Can’t Anyone Here Play This Game?

Since we started Tout Wars in 1998, three leagues involving 470 participant seasons have vied for 36 titles. That’s 36 winners, for those scoring at home, and 434 losers.

Consider the number of multiple winners and the situation is further distilled:

Larry Schechter: Five
Mike Lombardo: Three
Ron Shandler: Three
Jason Grey: Three
Scott Wilderman: Two
Lawr Michaels: Two
John Coleman: Two
Sam Walker: Two
Trace Woods: Two

Twenty two Tout Warriors have won one or more titles since we began play in 1998. At first look this is worrisome for those of us who have yet to finish first once. If second place is first loser (as it is in a game played for prestige, not money), we are big losers. But it is instructive to look at some odds.

I set up a spreadsheet with a grid that was 12 rows high (representing each team) and 14 columns wide (representing each season). In each cell in the grid I entered the random number generator function, so that each cell would display a number between 0 and 1 at random.

Next to the grid I set up a second grid of 12 x 14 and ranked each of the cells compared to the other cells in its column. These rankings represented the league’s standings for each of the 14 years. A result looked like this:

Screen Shot 2013-07-09 at 11.25.34 AM

In any given 14 year sample teams “won” as many as five times, even though all teams had an exactly even chance in any given year. And in most samples four or five teams did not win any of the years, even though they were equally “talented” as the other winning teams.

Now, I’m not suggesting that all Tout Warriors are equally talented, but it is telling that if Tout Wars ownership in each league was stable and we created a grid like the one above to chart the standings, the results wouldn’t look too much different. The role luck plays in the game is significant, and until you get a real sizeable sample it is difficult to judge the value of actual outcomes. The first time I saw last year’s champ land in the basement the next season, I thought that was just dumb unluckiness. But over the years I’ve now seen it so many times I’ve started to wonder if success and failure on the roto field are actually twinned. But that’s a topic for a different chapter.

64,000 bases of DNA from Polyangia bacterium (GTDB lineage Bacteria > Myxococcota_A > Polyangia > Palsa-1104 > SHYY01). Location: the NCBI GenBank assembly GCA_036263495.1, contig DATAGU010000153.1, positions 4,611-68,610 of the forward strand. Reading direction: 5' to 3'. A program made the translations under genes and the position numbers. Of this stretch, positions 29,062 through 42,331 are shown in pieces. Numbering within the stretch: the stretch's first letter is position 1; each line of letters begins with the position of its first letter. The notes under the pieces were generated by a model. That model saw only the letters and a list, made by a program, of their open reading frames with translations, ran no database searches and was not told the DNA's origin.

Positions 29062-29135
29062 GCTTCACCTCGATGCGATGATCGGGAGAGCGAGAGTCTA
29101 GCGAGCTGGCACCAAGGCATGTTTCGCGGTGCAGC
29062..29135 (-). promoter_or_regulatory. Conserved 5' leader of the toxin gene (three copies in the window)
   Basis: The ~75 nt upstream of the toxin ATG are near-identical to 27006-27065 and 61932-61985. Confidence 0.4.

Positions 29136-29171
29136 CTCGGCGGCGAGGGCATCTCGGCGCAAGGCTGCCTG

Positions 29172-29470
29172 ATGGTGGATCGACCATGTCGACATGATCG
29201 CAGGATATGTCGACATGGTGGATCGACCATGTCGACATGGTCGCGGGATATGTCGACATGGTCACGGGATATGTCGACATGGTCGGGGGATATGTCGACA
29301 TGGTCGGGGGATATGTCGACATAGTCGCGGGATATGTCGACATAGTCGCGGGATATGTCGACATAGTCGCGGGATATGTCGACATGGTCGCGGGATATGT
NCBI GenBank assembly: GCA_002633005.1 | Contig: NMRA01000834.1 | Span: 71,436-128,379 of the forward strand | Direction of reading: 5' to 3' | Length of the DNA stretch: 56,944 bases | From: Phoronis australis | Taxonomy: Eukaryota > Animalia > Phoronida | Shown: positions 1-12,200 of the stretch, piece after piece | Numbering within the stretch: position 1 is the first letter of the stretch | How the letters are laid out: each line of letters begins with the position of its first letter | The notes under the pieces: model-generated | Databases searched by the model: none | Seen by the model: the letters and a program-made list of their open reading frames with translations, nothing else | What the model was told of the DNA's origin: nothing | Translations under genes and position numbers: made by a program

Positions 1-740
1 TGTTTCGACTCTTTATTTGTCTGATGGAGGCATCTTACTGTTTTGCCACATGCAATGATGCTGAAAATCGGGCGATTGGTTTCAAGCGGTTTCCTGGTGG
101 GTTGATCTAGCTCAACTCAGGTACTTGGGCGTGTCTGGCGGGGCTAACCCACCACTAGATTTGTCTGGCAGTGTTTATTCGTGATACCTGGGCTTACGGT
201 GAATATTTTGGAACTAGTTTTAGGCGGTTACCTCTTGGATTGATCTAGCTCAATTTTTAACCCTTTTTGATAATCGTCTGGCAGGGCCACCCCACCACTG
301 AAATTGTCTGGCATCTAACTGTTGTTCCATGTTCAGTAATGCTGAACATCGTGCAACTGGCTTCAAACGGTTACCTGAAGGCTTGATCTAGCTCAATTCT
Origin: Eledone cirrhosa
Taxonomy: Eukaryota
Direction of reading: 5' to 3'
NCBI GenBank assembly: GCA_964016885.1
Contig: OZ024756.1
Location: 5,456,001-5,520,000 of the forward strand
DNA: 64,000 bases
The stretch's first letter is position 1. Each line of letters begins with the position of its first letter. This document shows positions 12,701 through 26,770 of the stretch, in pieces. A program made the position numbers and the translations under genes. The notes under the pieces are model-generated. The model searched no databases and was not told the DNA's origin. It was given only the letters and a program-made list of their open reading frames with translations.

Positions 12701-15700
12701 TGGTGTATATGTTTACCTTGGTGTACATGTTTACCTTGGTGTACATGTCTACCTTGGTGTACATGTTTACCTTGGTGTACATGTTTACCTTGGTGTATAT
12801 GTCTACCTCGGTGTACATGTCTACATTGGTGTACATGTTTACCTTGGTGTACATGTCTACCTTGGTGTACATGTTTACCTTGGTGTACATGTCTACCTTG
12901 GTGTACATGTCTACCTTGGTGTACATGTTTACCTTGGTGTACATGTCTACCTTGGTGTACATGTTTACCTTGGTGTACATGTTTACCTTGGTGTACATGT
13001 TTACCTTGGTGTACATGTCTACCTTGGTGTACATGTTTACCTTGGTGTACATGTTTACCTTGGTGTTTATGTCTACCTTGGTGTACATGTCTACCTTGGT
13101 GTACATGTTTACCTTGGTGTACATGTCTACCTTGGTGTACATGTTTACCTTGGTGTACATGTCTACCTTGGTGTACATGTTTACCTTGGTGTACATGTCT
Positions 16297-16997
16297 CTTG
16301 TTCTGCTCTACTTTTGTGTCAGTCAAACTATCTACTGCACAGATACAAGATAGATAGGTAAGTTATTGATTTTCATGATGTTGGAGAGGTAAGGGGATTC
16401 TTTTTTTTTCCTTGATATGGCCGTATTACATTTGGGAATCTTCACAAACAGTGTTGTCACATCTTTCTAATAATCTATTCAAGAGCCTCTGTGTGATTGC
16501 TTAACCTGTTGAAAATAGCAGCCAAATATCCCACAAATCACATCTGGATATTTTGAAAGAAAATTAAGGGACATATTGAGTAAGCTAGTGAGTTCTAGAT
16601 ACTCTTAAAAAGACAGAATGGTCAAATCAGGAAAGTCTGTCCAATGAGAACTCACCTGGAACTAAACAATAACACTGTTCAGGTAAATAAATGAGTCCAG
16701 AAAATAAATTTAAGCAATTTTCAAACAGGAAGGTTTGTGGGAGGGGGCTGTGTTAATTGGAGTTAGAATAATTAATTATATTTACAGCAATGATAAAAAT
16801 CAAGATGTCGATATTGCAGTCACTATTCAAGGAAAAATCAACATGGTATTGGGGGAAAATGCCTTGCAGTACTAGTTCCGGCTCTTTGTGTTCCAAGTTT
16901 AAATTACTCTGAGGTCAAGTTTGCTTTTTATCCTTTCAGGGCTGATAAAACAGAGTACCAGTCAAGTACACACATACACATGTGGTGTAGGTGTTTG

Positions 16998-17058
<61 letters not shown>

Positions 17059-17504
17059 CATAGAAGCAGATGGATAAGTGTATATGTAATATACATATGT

The fact is that I’ve been playing fantasy baseball for 32 years. In that time I’ve played in something like 61 leagues (though it has felt like more) and won seven titles. Leagues have probably averaged around 13 teams (many 12, Tout NL 13, XFL 15, Regs 20), which would put my odds of winning in any single year at 7.6 percent. In a random world I would have won five leagues, but it isn’t a random world. Still, how do we judge how much of a player winning is his skill, and how much was being in the right place at the right time?

One Response to Can’t Anyone Here Play This Game?

  1. One of the major factors, it occurs to me now, is that skill in the auction/draft is one thing, far removed from the outcome, but a season of play is focused effort all season long. Drafting a team to get into position is a big help, but it is a fantasy player’s inseason skills, focused on specific nonrandom problems, that creates multi-year winners in our real game (not the randomly generated one).